One way to meet Surge Capacity in Airborne Infectious Patients

Our paper on Implementing a negative-pressure isolation ward for a surge in airborne infectious patients was a fruitful collaboration between hospital engineers, Veterans Health Infection Control professionals, and University of Colorado Boulder air quality researchers.  This work has recently garnered attention because of a critical need for isolation capacity during the highly transmissible COVID19 pandemic.

In this demonstration study we worked with a modern hospital in California to figure out and test how to turn a 30-bed hospital ward into a negative pressure isolation ward in a few hours and maintain the capacity for 24 hours.  The demonstration was very successful, especially due to the creativity of the lead scientist Dr. Nick Clements and the expertise of the lead hospital engineer Steven Elliott.

One important implication of this work is that while the negative pressure capacity can be held between the ward and the rest of the hospital, on the ward, the rooms have varying pressure differentials and therefore the hospital staff need to wear personal protective equipment while on the ward.

Additional excellent questions and points about the work were recently brought up in email exchanges between hospital engineers at other facilities – and I am sharing these ideas here FYI.

Point 1: It is absolutely critical that any exhaust air out of the ward be dedicated with its own fan.  The standard and most common HVAC system comprises of Supply and Return Fans with a mixing air damper.  Under the scenario provided in the article, the mixing damper would be 100% closed with outside air damper and exhaust air damper open.

Response: We operated in the study with the mixing air damper closed and with one supply (60% capacity) and one return fan (100% capacity). Only the isolation rooms had their own dedicated exhaust fans. Requiring a dedicated exhaust fan for the whole ward in case of surge would be great, but that’s not the reality in most hospitals, and during a surge these facilities would just have to do the best they can. There will be potential for recirculation, though without testing it is impossible to know how much of a risk this poses. Our guess would be small, but it ultimately depends on the craftsmanship of the sheet metal contractor who did the duct install.

Point 2: Negative air condition will occur if the fans are modulated appropriately.  What this scenario does not address is leakage between the return ducting (downstream of return fan) and the supply duct (upstream of the supply fan).   Most if not all mixing dampers can not achieve 100% shut-off with 0% chance of leak-by.  Furthermore, electrical penetrations, sheet metal joints and other pathways exist between supply/return ductwork which allow additional cross contamination.  As such, a percentage of the contaminated air from the isolation ward will be recirculated back into the space.  This places the hospital staff at great risk because they are working in a space with contaminated air.

Response: This worked for the California hospital where we did the study due to their AHU servicing only the containment ward floor, and any recirculated material will just end up back in the isolation ward.  But it would pose a significant risk if the AHU serviced non-isolation ward areas. There may be some isolation ward duct leakage that causes virus particles to end up in wall interstitial spaces, that then could get picked up by other ducts and sent to other parts of the hospital, which could happen. One would need tracer testing to verify for sure.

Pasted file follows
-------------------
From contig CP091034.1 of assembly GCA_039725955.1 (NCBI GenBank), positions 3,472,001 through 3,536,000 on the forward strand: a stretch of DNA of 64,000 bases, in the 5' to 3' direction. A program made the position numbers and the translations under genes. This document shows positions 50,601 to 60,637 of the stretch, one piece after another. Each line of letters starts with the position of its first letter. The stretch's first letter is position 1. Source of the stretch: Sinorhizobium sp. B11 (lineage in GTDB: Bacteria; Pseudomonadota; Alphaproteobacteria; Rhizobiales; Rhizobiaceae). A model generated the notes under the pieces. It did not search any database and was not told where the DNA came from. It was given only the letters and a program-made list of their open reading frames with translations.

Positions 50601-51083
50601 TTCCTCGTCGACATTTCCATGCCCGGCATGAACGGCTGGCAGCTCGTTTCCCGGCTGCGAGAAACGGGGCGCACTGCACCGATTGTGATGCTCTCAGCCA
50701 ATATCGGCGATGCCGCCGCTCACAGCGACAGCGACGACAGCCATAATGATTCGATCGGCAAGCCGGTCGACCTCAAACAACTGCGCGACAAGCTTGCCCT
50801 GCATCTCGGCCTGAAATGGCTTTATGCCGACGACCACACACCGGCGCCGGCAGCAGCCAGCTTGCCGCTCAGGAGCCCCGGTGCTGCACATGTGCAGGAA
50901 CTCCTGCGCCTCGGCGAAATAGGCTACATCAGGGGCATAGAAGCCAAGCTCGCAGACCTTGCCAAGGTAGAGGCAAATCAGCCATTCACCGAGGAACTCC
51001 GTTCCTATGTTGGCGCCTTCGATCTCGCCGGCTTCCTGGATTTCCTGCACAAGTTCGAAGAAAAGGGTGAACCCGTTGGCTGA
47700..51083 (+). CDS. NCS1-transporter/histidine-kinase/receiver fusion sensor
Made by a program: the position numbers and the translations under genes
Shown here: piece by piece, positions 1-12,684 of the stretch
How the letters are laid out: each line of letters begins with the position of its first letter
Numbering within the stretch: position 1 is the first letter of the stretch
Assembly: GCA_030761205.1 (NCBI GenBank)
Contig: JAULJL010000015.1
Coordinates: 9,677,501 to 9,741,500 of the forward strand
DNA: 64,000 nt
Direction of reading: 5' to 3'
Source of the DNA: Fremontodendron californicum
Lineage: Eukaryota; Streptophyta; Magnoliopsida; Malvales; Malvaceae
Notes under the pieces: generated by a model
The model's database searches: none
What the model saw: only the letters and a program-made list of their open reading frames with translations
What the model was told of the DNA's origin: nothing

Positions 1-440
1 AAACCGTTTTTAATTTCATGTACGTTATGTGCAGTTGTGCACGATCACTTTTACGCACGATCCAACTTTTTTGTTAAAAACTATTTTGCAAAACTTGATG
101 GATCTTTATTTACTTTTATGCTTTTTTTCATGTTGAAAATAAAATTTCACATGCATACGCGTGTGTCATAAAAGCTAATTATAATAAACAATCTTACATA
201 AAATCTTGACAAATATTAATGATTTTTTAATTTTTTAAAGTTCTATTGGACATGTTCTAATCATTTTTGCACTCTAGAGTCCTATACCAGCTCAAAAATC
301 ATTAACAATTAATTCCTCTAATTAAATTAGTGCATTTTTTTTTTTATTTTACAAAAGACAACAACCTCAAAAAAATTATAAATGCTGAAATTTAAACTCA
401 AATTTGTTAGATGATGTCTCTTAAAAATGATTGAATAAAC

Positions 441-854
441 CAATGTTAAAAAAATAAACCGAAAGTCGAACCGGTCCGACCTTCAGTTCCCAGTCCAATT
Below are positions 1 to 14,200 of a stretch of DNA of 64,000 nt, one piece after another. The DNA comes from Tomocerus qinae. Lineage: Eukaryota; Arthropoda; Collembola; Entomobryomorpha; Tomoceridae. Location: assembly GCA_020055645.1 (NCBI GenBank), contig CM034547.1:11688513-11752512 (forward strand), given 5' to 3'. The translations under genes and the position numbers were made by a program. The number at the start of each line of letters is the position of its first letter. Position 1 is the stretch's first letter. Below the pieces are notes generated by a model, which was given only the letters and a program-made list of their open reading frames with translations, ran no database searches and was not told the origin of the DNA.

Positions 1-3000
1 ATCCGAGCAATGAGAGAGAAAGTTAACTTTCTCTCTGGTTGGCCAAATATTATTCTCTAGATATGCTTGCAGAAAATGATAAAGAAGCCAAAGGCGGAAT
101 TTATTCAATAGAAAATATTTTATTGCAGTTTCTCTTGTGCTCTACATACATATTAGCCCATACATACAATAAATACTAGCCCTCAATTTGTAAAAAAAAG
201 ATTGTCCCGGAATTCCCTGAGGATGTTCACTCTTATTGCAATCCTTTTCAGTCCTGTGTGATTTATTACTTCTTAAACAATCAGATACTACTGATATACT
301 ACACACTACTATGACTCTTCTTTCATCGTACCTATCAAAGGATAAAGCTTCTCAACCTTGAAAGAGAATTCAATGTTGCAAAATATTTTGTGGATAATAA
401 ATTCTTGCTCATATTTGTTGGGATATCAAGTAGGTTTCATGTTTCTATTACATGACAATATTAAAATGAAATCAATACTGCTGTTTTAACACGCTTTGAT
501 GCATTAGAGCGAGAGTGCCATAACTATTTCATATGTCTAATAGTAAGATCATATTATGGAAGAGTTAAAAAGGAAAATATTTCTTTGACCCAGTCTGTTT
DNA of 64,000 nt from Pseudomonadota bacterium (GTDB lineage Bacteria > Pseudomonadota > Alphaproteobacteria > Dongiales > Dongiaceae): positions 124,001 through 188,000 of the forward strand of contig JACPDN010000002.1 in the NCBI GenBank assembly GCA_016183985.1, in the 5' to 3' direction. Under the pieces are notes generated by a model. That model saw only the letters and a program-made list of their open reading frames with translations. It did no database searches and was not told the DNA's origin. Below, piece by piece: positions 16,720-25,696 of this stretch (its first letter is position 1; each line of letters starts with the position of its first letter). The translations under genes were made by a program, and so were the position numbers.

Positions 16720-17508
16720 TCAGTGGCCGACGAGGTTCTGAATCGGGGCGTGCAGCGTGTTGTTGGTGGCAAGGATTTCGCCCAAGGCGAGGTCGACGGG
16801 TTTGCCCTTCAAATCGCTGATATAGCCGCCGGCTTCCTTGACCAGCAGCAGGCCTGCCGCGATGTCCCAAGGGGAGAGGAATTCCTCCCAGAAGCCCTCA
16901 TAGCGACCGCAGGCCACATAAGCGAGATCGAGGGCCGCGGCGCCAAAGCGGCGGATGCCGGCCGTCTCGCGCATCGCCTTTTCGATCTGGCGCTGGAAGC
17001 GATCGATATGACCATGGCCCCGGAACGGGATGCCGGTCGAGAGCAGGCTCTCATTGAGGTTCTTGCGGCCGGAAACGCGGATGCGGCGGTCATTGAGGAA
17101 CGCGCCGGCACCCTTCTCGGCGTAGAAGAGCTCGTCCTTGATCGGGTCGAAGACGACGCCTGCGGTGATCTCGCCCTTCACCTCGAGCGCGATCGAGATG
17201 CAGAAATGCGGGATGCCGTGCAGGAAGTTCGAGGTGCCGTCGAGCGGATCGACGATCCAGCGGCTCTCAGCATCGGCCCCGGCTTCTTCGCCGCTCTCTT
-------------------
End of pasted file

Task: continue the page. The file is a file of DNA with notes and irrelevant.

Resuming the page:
Point 3: It cannot be guaranteed that all patients in the ward share only one infectious disease.  Example:  20 out of 20 patients in an isolation ward have COVID-19.  1 out of 20 patients in the wards also has TB.  Using the existing ventilation fans in the manner described in the article will now expose the 19 other patients to TB due to leakage of the exhausted return air into the supply ducts.

Response: We also want to stress that the point of the ward is to house only patients with the surge disease, and that hospital staff should wear full PPE on the ward. Patients with other diseases (including airborne) should not be on the ward if possible, since there is no control over pressures between rooms. This is a not a design where the ward hallways are safe and rooms are converted to AIIR’s, everywhere on this ward is potentially contaminated. This is one reason we installed UV lights in the stairwells for example.

Lastly, our research suggests this is type of surge response is possible, but without testing and planning BEFORE a pandemic, we don’t necessarily recommending adopting the negative isolation ward as a surge response, as there may be too much risk involved in not thoroughly understanding all these uncertainties. (Although in a crisis such as where we are now it may be an important option.) Our recommendation is to have this as a preparedness measure for future outbreaks.  There are some hospitals that do have this in their flu pandemic plans, but we imagine many more who do not.

Shelly Miller, PhD
Nick Clements, PhD